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Dining hall employees are complying with new regulations while serving hundreds of students each day.

September 3, 2020

A Whole New Dining Room: Cornell Dining Workers Return to Work Amid Unfamiliar New Practices

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With the first week of classes in full swing, students are beginning to adjust to a new normal. Clad in face masks, some sit in socially distanced lecture halls while others seek out Zoom links for online classes from their dorm rooms. But Cornell dining employees, many of them students,  have had to adapt to the new reality of working in the era of COVID-19.

After an initial email in July, student dining employees learned about the various precautions Cornell Dining would be taking. Reduced dine-in capacity, longer work hours, takeout service and reservation seating on the OpenTable were among the first changes mentioned.

However, some of these changes were met with criticism and trepidation by student dining workers, nervous about returning to work despite the many precautions being taken.

“I generally enjoy the chaos of the dining hall, but it’s not fun when it feels like we are in a lose-lose situation in the matter of public health. People either have to wait in line longer, or we go faster but have to be less rigid on COVID guidelines,” explained James Tallman ’23.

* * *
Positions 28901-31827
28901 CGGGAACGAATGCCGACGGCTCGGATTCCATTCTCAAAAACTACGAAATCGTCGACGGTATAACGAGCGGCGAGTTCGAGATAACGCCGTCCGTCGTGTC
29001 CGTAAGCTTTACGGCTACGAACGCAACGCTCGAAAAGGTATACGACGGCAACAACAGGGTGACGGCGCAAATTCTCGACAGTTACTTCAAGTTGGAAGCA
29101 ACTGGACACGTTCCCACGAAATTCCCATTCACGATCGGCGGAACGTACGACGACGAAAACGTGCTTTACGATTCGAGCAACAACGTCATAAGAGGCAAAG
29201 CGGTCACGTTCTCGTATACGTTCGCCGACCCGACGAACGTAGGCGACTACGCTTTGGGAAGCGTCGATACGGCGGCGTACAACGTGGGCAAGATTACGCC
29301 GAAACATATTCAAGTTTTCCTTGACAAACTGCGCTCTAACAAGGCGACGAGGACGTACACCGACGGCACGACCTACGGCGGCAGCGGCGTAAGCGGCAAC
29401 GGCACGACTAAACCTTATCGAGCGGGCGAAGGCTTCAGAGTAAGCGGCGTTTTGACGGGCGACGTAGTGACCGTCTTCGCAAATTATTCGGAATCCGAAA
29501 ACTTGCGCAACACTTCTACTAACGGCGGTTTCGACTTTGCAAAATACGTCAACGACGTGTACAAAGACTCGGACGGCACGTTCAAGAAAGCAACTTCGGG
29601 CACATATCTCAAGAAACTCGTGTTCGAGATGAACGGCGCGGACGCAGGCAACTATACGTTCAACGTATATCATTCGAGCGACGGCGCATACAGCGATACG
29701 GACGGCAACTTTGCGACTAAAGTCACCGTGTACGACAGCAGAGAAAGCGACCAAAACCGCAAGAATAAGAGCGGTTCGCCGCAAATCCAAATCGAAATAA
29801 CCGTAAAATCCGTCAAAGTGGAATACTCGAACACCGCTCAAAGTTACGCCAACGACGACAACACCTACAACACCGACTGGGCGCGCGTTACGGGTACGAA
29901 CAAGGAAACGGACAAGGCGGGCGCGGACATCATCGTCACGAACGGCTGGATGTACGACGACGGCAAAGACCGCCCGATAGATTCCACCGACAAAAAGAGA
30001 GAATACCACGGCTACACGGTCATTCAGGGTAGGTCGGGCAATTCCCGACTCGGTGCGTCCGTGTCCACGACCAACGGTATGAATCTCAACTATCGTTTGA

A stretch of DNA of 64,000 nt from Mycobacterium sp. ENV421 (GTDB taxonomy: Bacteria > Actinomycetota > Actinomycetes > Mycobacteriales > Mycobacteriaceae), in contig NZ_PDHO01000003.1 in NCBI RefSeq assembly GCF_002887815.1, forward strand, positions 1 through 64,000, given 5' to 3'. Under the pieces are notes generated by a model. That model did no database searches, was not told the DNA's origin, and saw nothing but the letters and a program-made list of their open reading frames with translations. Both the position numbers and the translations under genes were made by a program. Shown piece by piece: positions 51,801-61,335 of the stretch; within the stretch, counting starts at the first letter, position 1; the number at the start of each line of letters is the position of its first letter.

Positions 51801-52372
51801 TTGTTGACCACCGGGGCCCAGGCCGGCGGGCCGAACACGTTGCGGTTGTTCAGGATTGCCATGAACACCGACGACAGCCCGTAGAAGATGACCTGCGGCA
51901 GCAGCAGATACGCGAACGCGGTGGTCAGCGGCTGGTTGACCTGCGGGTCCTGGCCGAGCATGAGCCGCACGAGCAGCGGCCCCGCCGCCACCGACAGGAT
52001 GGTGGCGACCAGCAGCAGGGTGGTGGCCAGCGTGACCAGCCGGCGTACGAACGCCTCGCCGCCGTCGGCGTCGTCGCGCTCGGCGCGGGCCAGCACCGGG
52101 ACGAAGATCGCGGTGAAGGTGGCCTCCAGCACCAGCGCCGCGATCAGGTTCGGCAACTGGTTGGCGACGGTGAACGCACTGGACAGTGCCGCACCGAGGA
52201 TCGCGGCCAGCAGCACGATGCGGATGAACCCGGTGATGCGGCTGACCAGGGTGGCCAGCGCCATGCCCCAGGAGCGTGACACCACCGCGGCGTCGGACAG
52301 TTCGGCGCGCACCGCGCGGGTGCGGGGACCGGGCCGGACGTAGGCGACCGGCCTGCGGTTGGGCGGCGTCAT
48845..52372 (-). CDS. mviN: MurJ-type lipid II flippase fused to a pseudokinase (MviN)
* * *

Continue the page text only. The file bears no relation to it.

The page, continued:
During a single shift, two or three employees often have to swipe hundreds of student ID cards, while simultaneously making sure that patrons are distanced and wearing masks.

The risk is compounded in the heavily-trafficked dining halls throughout North and West campus, as patrons take their masks off to eat.

In addition to the changes taking place inside of dining halls, outside communication between Cornell Dining workers has had its own set of complications. Some workers haven’t been consulted about their availability, resulting in inconsistent scheduling and shift changes.

However, veteran and even new dining workers are still returning to their shifts nonetheless, trying to keep an open mind about the coming semester.

Appel student worker Randi Hines ’24 was optimistic. “I honestly haven’t felt too nervous. I’ve worked food service jobs before,” he said. “My main concern would just be the fact that I haven’t worked one during a pandemic, so we’ll all have to adjust.”